February 4, 2023

Filipino Guardian

Sentinels of Filipino Free Press

Marcos, Xi to discuss trade and security issues

PHILIPPINE STAR/ KRIZ JOHN ROSALES

Philippine President Ferdinand R. Marcos Jr. said Tuesday he intends to strengthen cooperation with China on agriculture, trade and industry, energy and regional security issues when he meets with his Chinese President during his three-day state visit counterpart meets.

“I look forward to discussing regional security issues and issues that do not belong to two friends like China and the Philippines, and leveraging trade and investment ties as we accelerate our post-pandemic growth,” he said in a live on Facebook transmitted farewell speech.

Mr Marcos, who took office in June, previously said the country was a “friend of all” and “not an enemy”. His state visit from January 3-5 is his first this year and the first outside of Southeast Asia.

Private sector officials will accompany him during the meetings as his government aims to finalize 10 bilateral deals with China, Mr Marcos said.

“I hope to return home to the Philippines with a harvest of agreements and investments that will benefit our countrymen and further strengthen the foundation of our economic environment,” he added.

In November, Chinese President Xi Jinping met with Mr Marcos in Bangkok, where they agreed to hold “friendly consultations” on handling the dispute in the South China Sea, the Chinese Embassy in Manila said in a Nov. 17 statement.

A Chinese Coast Guard vessel is said to have violently stolen missile debris that was being towed by a Philippine Navy ship in the disputed waters that month.

Mr Marcos previously said his visit to China could be a way to avoid further incidents in the South China Sea.

China claims more than 80% of the sea, which is believed to contain significant oil and gas resources and through which billions of dollars are traded each year. It has ignored a 2016 ruling by a United Nations-backed arbitral tribunal that voided its claim based on a 1940s map.

During his state visit, the Philippines and China would sign an agreement aimed at “avoiding miscalculations and miscommunications in the western Philippine Sea,” Deputy Secretary of State Nathaniel G. Imperial said last week, referring to marine areas within the Philippines. exclusive economic zone.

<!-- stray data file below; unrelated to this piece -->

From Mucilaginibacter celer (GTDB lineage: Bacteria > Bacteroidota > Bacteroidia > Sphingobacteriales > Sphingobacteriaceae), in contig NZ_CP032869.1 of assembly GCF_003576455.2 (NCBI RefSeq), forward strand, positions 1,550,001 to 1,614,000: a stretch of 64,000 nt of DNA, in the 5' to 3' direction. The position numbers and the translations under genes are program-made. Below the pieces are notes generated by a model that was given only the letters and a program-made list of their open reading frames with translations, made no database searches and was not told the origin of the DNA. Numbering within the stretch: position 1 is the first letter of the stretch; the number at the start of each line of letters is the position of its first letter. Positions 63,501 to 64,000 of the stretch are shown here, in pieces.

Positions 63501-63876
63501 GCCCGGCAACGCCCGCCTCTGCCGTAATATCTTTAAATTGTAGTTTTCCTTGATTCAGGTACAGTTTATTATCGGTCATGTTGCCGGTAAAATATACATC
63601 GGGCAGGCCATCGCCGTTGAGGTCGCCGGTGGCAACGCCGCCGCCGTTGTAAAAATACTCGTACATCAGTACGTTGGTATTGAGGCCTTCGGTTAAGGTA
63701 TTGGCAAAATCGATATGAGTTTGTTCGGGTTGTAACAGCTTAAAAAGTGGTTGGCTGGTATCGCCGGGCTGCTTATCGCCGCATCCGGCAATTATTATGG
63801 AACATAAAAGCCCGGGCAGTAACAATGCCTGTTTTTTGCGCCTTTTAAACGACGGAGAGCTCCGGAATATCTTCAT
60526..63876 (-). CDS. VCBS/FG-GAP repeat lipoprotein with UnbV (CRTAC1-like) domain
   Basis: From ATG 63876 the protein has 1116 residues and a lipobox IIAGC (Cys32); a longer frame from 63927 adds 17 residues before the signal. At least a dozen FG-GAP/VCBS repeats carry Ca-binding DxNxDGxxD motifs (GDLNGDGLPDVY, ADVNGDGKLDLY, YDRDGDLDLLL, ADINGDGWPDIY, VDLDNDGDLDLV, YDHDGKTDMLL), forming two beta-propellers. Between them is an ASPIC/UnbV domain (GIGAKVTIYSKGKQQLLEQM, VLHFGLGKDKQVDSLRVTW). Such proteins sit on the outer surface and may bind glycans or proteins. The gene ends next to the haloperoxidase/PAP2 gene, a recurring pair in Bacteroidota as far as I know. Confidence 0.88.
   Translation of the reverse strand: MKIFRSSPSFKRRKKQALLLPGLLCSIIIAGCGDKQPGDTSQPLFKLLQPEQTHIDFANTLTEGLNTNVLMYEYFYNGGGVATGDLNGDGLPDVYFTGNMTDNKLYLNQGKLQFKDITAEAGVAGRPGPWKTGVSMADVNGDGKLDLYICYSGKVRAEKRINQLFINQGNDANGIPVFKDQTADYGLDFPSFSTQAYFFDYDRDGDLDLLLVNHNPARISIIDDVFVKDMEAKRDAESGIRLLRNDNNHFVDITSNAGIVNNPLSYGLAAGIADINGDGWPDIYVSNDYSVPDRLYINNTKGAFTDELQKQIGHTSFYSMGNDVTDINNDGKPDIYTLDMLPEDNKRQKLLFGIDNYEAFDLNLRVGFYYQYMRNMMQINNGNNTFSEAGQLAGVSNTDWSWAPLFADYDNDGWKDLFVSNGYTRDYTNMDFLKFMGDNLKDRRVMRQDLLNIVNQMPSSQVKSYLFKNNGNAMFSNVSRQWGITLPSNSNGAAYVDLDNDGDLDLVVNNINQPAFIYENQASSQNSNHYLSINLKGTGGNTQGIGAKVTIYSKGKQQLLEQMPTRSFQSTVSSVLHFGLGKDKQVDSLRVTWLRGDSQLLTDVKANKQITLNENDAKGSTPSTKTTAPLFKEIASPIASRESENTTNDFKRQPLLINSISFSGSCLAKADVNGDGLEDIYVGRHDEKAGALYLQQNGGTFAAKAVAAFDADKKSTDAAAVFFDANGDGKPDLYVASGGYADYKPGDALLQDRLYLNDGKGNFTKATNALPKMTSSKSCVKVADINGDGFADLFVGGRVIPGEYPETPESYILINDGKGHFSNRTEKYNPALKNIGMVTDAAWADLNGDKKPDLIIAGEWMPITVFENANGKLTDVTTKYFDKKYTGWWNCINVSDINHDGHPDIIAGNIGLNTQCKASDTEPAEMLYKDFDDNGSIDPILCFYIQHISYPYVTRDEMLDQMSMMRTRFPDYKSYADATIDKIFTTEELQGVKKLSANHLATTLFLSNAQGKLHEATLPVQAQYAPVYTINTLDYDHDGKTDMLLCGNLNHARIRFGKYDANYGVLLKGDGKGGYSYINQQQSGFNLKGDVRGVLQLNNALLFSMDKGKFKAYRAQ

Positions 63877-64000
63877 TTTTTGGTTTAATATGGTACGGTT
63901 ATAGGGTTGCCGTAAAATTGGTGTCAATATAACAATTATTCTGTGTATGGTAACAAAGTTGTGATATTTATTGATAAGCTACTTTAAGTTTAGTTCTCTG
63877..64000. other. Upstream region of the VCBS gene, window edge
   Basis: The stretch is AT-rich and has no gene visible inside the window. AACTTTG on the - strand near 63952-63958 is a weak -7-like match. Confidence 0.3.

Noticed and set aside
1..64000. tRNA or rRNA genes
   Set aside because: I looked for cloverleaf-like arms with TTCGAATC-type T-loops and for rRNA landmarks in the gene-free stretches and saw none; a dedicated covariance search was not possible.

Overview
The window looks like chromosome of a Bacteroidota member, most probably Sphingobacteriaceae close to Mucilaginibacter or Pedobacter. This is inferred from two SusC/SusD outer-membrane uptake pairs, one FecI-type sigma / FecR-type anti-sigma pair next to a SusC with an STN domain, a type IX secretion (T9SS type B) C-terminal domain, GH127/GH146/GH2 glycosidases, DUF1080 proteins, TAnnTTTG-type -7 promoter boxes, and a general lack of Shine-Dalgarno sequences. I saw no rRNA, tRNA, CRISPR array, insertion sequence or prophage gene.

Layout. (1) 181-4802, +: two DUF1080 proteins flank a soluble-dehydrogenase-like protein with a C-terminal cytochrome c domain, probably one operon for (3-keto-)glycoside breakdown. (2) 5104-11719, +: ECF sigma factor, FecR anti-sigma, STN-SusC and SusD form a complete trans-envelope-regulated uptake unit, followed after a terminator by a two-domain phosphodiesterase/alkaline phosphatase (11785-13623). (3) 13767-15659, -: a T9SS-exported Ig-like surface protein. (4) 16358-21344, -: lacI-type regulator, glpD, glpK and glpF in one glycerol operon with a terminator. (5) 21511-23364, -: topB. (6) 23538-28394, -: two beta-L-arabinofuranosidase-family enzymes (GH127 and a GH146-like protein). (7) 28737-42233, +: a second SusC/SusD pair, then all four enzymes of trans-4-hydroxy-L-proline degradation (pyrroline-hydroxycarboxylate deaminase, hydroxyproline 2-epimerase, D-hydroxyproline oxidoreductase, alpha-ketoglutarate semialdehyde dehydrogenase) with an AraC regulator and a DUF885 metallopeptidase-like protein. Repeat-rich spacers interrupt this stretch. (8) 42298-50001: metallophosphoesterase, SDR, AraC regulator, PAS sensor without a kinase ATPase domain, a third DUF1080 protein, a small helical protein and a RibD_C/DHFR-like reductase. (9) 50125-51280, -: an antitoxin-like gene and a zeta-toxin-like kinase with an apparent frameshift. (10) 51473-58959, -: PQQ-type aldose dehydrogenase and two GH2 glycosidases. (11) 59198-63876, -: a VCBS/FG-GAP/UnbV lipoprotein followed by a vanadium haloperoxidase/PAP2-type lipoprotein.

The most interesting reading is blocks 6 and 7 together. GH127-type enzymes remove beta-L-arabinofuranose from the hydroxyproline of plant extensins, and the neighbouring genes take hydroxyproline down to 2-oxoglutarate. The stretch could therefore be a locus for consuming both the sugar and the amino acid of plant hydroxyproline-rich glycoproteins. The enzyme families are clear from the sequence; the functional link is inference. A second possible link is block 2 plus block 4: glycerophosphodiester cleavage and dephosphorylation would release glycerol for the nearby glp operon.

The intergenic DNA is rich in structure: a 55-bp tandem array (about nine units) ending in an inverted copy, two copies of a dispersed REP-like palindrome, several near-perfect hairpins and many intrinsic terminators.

The agreement, which will be signed by Philippine Foreign Minister Jose Enrique A. Manalo and Chinese Foreign Minister Wang Yi, would establish direct communication between their offices at different levels, he added.

A group of Filipino-Chinese businessmen and some economists said last week the public should expect more partnerships with China on trade, tourism, agriculture, public housing and security after the state visit.

Some critics have viewed the meeting between Mr Marcos and Chinese President Xi Jinping with skepticism, citing China’s failure to deliver on its investment promises to ex-President Rodrigo R. Duterte.

“Given the failed promises and unfulfilled commitments made by President Xi and his administration to then-President Duterte worth $26 billion in projects and investments, I find it difficult to see any direct benefit from President Marcos’ China trip.” , Victor Andres C. Manhit, president of local think tank Stratbase ADR, said in a Messenger chat.

“Clearly, it will be difficult to see immediate benefits from the visit,” said Michael Henry Ll. Yusingco, a political analyst. “But the fact is, the visit may be an opportunity for the government to show its determination to defend our territorial sovereignty not only to China but also to other nations who are eagerly watching the state visit.”

In July, the Ministry of Transport said the Philippines had scrapped its loan applications from state-owned China Eximbank for three billion-dollar rail projects undertaken under the previous government.

Foreign policy experts said this week the meeting between Marcos and Xi will set the tone of ties between the two countries amid their maritime dispute.

His state visit would also decide whether China commits to repairing its damaged ties with the Southeast Asian nation, they said.

“Apart from sharing the wonders of our archipelago with our Chinese friends, increased people-to-people exchanges will allow us to fill gaps in understanding between the two countries at all levels,” said Mr. Marcos in his farewell address. — John Victor D. Ordonez